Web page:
"What a great step approval would be toward bringing broadband to every American,” agreed former FCC Commissioner Michael Copps, now serving as special adviser to Common Cause’s Media and Democracy Reform Initiative. “We built this country with federal and community partnerships for vital infrastructure, and what's more vital than broadband for the 21st century?  A big high-five to Chairman Tom Wheeler and the colleagues who have joined him to push this move.”

The Coalition for Local Internet Choice (CLIC) also passed a "big high-five" to the Chairman:

CLIC applauds Chairman Wheeler for his leadership and recognition that local communities play an integral role in ensuring broadband competition for their residents. This is a big step forward and just the beginning — we look forward to working with the Chairman, the rest of the Commission and other stakeholders to remove barriers to better broadband around the country.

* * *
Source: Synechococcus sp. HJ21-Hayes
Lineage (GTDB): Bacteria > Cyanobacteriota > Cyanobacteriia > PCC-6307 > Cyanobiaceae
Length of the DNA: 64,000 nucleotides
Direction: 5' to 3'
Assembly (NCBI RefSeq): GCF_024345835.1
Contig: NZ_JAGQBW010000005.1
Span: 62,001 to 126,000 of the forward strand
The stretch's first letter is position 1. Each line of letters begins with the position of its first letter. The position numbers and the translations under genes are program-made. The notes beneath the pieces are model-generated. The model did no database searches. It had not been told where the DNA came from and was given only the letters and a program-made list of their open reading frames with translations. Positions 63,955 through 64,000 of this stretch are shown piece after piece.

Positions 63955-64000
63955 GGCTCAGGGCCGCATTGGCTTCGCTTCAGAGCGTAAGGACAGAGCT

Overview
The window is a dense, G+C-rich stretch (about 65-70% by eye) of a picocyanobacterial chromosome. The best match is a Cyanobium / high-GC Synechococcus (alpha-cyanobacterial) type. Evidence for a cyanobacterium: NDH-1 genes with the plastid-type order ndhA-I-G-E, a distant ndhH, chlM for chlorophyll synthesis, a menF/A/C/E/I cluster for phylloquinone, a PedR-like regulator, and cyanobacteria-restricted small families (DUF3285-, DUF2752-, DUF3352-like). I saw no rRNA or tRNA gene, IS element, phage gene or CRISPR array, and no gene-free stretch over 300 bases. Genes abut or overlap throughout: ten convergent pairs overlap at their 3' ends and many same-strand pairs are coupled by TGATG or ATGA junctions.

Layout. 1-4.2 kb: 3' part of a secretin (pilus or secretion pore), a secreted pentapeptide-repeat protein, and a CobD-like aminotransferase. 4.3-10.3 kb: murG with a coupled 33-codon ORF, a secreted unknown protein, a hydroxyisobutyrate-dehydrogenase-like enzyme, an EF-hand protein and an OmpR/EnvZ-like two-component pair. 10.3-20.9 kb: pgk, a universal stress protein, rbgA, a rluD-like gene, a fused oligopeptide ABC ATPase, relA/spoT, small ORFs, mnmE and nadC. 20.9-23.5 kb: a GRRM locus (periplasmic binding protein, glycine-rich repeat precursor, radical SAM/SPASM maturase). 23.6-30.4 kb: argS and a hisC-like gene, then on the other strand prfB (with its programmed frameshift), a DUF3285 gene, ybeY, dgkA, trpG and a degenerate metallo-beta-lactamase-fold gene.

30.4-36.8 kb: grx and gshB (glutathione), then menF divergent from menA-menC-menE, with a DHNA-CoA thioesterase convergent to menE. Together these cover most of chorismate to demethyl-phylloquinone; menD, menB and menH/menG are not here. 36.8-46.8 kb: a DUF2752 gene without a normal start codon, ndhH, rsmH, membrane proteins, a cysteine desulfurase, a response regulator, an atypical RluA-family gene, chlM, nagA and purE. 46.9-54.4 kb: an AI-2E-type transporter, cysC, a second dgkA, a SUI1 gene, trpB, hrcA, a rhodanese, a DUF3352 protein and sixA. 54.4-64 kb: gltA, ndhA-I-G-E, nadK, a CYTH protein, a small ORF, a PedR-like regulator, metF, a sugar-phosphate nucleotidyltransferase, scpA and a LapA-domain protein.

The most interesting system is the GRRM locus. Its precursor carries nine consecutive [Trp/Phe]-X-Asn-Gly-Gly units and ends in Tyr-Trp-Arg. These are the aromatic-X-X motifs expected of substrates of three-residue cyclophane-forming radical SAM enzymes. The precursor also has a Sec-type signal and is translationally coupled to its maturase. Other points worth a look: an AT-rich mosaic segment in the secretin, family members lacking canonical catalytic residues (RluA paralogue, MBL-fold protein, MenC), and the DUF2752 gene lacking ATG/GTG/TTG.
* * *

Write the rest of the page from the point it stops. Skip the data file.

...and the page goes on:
For more on the Chattanooga and Wilson petitions, we encourage you to listen to episode #120 of the Community Broadband Bits podcast, in which we debunk a series of arguments against restoring local authority. 

Chris also had an informative interview with Harold Feld on section 706 in episode #84. In that interview, published well before the Chattanooga and Wilson petitions were filed, the Senior Vice President of Public Knowledge dissected how the DC Circuit Court came to the conclusion that paved the way for the petitions.

Good stuff!

Community-Based Broadband Solutions: The Benefits of Competition and Choice for Community Development and Highspeed Internet Access

Publication Date: 
January 13, 2015
Author(s): 
National Economic Council and Council of Economic Advisors